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Contact Information:
Edward S. Kisscorni, CPA
290 Suncrest Court, SW
Grandville, MI 49418

Office: 616/233-0667
Cell: 616/443-6730
Fax: 616/233-0667

Blog: www.EdKisscorni.com/Blog1
Email: Ed@EdKisscorni.com
 



 



 

 Blog 
Tuesday, July 05 2011

Definition of "Materialperson" Amended to Include Precast Concrete Products

Public Act 71 of 2011 (PA 2011-71), effective June 28, 2011 amends the General Sales Tax Act.  For purposes of the filing of Michigan sales and use tax returns, the definition of "materialperson" has been revised to include those who are primarily engaged in the sale of precast concrete products or conduit or fitting products used in the collection, conveyance, or distribution of water or sewage.  A materialperson may include the amount of taxable sales from materials furnished on a credit sale basis for the purpose of making an improvement to real property in the first quarterly return due following the date of the credit sale.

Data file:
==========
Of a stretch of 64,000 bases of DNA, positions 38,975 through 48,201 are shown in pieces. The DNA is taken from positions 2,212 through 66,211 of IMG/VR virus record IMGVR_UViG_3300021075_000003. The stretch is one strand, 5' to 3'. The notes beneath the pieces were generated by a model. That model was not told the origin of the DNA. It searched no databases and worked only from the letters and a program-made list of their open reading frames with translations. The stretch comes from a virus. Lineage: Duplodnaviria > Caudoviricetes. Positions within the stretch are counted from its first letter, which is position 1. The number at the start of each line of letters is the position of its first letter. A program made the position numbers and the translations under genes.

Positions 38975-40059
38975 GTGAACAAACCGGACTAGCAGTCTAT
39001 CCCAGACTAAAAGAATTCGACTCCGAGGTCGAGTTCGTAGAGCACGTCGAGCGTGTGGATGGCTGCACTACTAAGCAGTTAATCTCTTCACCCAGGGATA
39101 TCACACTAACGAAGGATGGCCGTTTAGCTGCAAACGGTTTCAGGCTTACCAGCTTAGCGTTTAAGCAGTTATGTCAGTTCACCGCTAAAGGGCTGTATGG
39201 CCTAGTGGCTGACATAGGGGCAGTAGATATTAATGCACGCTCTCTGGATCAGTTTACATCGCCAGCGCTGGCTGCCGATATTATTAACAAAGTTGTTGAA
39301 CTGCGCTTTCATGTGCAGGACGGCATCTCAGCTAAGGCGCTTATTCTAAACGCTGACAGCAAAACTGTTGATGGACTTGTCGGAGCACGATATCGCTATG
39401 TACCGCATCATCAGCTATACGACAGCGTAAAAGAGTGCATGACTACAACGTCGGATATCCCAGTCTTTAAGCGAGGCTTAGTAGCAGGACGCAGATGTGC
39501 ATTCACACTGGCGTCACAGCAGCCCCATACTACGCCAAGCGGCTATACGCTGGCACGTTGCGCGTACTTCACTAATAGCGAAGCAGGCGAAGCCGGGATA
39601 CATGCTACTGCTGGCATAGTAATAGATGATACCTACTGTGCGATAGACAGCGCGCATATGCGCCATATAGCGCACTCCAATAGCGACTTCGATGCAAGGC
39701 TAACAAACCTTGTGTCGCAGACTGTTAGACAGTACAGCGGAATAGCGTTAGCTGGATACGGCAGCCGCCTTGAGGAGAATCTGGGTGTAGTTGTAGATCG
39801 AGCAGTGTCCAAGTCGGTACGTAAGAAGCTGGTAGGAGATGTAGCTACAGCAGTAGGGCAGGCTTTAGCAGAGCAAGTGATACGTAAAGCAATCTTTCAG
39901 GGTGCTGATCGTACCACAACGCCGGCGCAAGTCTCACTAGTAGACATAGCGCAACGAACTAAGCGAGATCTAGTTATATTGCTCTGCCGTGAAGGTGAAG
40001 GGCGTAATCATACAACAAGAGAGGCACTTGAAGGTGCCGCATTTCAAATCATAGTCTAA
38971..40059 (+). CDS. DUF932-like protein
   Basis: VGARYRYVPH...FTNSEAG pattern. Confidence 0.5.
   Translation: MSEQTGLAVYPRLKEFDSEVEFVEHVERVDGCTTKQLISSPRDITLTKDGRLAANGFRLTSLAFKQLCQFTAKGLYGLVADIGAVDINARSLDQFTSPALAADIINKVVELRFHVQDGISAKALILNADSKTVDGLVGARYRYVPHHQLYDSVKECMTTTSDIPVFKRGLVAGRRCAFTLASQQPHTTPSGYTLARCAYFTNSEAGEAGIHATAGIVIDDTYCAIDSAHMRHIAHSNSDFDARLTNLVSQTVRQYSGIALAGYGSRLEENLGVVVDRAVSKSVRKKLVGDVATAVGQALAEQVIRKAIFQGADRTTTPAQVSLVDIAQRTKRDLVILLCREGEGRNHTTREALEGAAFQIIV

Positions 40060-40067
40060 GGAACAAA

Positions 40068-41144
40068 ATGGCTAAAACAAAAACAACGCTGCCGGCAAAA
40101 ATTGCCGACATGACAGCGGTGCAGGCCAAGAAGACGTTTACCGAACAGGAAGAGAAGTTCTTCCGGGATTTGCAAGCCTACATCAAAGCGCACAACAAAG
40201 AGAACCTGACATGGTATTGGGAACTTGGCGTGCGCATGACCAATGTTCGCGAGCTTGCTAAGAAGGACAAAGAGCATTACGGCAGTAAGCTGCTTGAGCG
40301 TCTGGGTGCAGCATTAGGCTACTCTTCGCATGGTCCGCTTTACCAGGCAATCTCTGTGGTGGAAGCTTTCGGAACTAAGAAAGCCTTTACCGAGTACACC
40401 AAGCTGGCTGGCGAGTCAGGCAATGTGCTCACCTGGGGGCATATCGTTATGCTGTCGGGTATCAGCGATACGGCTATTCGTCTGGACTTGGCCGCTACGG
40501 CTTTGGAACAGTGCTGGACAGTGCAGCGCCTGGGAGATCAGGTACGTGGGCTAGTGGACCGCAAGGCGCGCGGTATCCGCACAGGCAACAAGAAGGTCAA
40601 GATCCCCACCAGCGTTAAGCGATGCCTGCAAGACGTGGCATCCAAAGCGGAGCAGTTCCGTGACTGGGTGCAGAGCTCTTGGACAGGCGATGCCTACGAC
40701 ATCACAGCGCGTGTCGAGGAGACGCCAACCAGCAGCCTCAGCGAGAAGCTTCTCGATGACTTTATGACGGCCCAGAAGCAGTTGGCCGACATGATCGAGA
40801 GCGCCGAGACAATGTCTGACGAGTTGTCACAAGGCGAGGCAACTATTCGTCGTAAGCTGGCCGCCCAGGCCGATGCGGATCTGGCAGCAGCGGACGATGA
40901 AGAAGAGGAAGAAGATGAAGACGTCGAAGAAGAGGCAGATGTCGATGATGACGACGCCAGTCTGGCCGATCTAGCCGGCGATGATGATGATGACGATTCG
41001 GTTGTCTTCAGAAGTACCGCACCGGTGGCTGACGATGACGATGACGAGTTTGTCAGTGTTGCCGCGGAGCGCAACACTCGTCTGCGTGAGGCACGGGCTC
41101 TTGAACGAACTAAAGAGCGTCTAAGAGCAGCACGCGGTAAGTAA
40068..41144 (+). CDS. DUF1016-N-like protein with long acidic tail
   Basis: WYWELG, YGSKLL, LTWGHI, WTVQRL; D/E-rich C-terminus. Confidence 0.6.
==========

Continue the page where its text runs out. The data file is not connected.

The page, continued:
The General Sales Tax Act typically requires taxpayers to file a sales tax return and remit the amount due each month, based on the amount of all sales and gross proceeds of the taxpayer's business for the preceding month. Taxpayers who remitted $720,000 or more in the previous year are subject to an accelerated payment schedule, which requires two monthly payments. Enacted in 1998, this schedule eased the accelerated payment requirement that had been in place in since 1993.  Later in 1998, an additional change was made to allow a materialperson to file quarterly returns for sales made on a credit basis, since payments for credit sales are usually received several months after the sales take place.

Under the definition of "materialperson", only a person who sells lumber and building material-related products is eligible for quarterly filing.  Evidently, at least one business involved in the sale of precast concrete products filed quarterly sales tax returns until 2004, when the Department of Treasury determined that the taxpayer did not qualify as a materialperson because it did not sell lumber.  Since businesses that sell precast concrete products also make most of their sales on a credit basis, they can experience cash-flow problems due to the monthly and accelerated filing requirements.  Therefore, the legislature determined that a precast concrete product dealer also should be considered a materialperson.

Posted by: Ed Kisscorni AT 10:56 am   |  Permalink   |  0 Comments  |  Email
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